Dentures and dental implants are both possible options for older individuals who have experienced tooth loss or decay and our dentists can help you decide what’s best for you. Dentures can work well for patients and are sometimes the better option depending on individual circumstances but they also come with a few downsides.
Dental implants are an oral surgery procedure that eliminates the problems that some denture wearers experience. For example, dentures need to be removed nightly for soaking and cleaning purposes and to avoid drying out whereas, of course, implants are permanent and never need to be removed.
An additional problem that many denture wearers experience is the pain due to dentures rubbing against the gums. When fit correctly, this should not be a problem, but mouths and gums can undergo natural changes that cause the dentures to no longer fit correctly. If denture pain is ignored, it can possibly lead to serious problems that may even require oral surgery.
Dental implants are permanent teeth (or a single tooth) that are anchored directly into the jaw bone. The dental implant procedure is a permanent solution to missing teeth and once they are installed, they act just like your natural teeth. There are a few types of implants that differ in terms of details such as how they are secured in the mouth and the material the anchors or “roots” are made from. This information will be explained to you by your dentist so you are fully aware of what you are receiving and why it will work best for you individually.
Sometimes older patients are more likely than younger patients to have oral concerns that may interfere with their candidacy for dental implants. This is mostly due to a longer duration of poor oral habits or as a result of certain diseases which are more likely to affect older adults.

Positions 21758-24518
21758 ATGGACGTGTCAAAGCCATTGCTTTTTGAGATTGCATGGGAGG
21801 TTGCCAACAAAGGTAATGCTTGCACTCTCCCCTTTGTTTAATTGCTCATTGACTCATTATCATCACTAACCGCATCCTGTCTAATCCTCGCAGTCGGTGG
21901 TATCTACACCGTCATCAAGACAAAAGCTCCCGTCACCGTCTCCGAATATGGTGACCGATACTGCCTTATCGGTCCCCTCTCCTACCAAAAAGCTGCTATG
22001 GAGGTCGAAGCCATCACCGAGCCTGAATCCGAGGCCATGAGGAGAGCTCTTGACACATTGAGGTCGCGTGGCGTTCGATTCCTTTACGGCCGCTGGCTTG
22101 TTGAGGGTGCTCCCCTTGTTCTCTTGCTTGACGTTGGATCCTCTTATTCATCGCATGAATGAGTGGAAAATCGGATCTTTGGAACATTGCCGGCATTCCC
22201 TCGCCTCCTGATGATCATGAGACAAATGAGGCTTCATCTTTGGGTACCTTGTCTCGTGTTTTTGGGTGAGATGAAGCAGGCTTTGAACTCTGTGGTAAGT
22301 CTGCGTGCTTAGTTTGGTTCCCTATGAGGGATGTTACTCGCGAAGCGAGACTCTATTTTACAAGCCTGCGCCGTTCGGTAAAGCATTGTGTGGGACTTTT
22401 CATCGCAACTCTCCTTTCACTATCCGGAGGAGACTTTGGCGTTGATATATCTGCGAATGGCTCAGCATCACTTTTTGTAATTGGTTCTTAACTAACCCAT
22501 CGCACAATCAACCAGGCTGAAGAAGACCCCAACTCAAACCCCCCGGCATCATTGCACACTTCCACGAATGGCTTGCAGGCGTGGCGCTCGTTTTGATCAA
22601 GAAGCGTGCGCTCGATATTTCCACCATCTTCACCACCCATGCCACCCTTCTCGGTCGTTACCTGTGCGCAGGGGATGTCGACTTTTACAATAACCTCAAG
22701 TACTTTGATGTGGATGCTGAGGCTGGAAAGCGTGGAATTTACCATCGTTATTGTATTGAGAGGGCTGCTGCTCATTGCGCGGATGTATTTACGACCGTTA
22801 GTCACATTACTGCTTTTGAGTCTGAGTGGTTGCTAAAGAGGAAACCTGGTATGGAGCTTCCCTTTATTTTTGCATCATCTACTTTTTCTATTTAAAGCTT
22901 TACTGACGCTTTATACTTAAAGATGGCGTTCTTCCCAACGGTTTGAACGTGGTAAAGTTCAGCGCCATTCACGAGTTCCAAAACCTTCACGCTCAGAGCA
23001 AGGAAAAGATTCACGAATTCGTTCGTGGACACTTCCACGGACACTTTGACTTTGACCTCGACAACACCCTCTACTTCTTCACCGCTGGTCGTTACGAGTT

Some seniors may have bone density concerns that could mean that the jawbone is not strong enough to endure the implant procedure or to hold the implants securely in place. When the foundation (the jawbone) is not strong enough, it is not advisable to receive dental implants.
For older patients with gum-related oral issues, dental implants may not be advisable in these cases, either. Again, poor oral hygiene, extended tobacco use, and some diseases such as diabetes can all impact overall gum health. Your dentist will be able to further inform you of your current gum health and whether or not they can sustain dental implants. Gum health is important for keeping the implants in place. Attempting to install implants with unhealthy gums–as with a weakened jawbone–can lead to worse oral concerns.
One additional point to note is that dental implants require the same consistent care as natural teeth. If a patient is hindered by arthritis, pain, or anything that impedes the ability to care for their implants, a different route may be suggested by your dentist to ensure the best possible oral health and outcome for the patient. Here is a great article on WebMD regarding dental implant risks.